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Health

Alabama health officer: More testing doesn’t account for spike in cases

Chip Brownlee

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Alabama State Health Officer Dr. Scott Harris said Thursday that the spike in new COVID-19 cases over the last two weeks is not totally attributable to increased testing and that the Alabama Department of Public Health believes there is ongoing, widespread community transmission of the virus.

“We’re extraordinarily concerned about the numbers that we have been seeing,” Harris said. “We know that ADPH and partners we work with have managed to increase the number of tests we’re doing throughout the state, but that doesn’t account for the case numbers that we’re seeing, or certainly doesn’t completely account for it.”

Harris said the state has identified a number of growing hotspots, including in Montgomery County, Tuscaloosa County and Walker County, where spikes in cases are not attributable to increased testing but rather outbreaks connected to businesses, nursing homes and widespread community transmission.

“We know that we continue to have community transmission going on in many parts of the state,” Harris said on a Facebook town hall with U.S. Rep. Terri Sewell. “We certainly identified many hotspots. … Sometimes we understand the reasons. Sometimes we do not. But clearly there’s a lot of disease transmission still going on.”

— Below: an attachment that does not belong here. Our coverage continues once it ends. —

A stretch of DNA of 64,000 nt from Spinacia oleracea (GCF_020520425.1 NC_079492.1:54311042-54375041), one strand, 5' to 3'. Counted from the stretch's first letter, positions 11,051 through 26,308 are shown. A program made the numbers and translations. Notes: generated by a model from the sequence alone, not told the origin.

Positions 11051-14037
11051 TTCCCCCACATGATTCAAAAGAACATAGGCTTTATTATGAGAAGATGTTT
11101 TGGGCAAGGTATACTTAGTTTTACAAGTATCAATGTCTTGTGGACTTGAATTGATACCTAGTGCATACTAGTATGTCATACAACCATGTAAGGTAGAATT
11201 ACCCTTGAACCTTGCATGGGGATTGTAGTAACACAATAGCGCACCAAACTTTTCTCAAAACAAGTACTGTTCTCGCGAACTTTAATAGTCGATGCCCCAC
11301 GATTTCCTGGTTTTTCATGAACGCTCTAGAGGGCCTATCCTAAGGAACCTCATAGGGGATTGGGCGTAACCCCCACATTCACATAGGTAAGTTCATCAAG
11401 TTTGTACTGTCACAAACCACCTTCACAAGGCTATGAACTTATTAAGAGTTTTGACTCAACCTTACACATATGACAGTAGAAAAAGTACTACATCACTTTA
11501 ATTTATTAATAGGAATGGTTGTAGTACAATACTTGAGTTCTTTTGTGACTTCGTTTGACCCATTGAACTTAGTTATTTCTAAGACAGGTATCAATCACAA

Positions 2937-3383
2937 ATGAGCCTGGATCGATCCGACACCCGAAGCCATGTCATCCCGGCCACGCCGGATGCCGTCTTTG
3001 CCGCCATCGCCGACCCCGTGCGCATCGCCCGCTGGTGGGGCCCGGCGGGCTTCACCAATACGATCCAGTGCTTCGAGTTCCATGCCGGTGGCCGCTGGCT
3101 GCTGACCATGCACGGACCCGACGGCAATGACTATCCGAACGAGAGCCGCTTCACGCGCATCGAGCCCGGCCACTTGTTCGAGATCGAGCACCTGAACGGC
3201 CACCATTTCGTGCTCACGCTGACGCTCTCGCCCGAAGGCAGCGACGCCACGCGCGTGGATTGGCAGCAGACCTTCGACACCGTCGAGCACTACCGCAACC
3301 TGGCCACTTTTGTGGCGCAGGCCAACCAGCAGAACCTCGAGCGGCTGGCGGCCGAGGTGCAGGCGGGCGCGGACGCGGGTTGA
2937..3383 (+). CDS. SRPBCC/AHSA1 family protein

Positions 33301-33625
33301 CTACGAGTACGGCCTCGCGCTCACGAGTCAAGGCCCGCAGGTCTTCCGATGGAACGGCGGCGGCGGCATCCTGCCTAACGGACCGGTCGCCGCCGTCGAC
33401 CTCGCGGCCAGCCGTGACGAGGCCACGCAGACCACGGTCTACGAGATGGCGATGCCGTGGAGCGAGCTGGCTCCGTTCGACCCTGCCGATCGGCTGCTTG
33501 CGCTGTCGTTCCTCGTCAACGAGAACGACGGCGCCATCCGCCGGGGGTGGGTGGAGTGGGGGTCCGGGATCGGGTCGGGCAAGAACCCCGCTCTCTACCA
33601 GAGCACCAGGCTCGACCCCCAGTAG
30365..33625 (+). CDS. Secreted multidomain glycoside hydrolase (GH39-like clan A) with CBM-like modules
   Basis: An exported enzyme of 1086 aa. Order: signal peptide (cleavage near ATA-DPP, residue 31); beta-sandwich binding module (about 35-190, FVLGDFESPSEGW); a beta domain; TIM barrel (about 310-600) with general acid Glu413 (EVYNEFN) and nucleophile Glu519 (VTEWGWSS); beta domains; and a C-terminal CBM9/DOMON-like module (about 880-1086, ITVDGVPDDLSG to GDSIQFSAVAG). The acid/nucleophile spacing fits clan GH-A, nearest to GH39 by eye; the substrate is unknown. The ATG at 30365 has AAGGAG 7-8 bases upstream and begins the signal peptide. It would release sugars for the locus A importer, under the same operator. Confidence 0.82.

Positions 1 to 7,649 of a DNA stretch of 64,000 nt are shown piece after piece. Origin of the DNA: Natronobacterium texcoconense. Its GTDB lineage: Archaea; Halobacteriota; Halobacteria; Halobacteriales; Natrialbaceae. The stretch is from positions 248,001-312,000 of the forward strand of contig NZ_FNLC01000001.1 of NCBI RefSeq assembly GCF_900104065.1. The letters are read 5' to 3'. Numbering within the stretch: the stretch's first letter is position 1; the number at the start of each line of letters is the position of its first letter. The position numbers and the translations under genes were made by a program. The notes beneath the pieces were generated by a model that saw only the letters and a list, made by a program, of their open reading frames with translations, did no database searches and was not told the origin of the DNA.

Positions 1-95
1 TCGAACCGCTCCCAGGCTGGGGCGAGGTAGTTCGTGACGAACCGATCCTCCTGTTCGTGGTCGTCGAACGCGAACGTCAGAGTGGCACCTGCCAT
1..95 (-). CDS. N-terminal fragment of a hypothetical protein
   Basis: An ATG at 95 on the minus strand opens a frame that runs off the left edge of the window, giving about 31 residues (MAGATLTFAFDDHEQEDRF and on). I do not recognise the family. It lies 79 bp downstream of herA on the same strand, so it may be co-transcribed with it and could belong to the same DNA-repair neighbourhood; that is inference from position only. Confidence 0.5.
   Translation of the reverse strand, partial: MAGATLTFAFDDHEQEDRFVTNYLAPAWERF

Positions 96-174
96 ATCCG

Harris said the increased daily case counts — which are increasing faster than 46 other states — should serve as a reminder that social-distancing recommendations must be followed, people must wear masks when out in public and people should avoid large crowds, even if those actions are not mandated by the government.

“Now more than ever, now that people are out in public, this is the time when they really need to follow those rules, those guidelines,” Harris said. “We need people to stay six feet apart, or more, from folks who aren’t in their own household. When people are going out into public, and particularly in indoors, perhaps into businesses or in other places, where they’re mixing with other people, face coverings, your mask of some time, are imperative and absolutely everyone needs to do that.”

The state health officer, who leads Alabama’s Department of Public Health, said the state was very concerned by photos and videos of massive crowds not wearing masks on Alabama’s beaches and Gulf restaurants over Memorial Day weekend.

“We did not like that at all,” Harris said. “I had conversations with local officials there about them and they certainly recognize and understand the dangers of that as well. They have done their best to use law enforcement to try to enforce that to the extent they can. But ultimately, we need the public to accept this. And to do this, we need the public to buy in and understand.”

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Over the past two weeks, Alabama has confirmed an additional 5,080 cases, bringing the total number of confirmed cases up to 16,181. About a third of the state’s cases have been confirmed in the two weeks since the state relaxed restrictions on bars and restaurants on May 11.

Seven- and 14-day rolling averages, used to smooth out daily variability in reporting, are higher than during any point in the outbreak, meaning more new cases per day are being confirmed than ever before.

There has been no comparable increase in testing. Alabama broke 200,000 total tests performed on Thursday. But over the past 14 days, about 4,004 tests per day have been performed, on average. Over the previous 14-day period, ending May 14, the average number of tests per day was roughly the same at 4,032.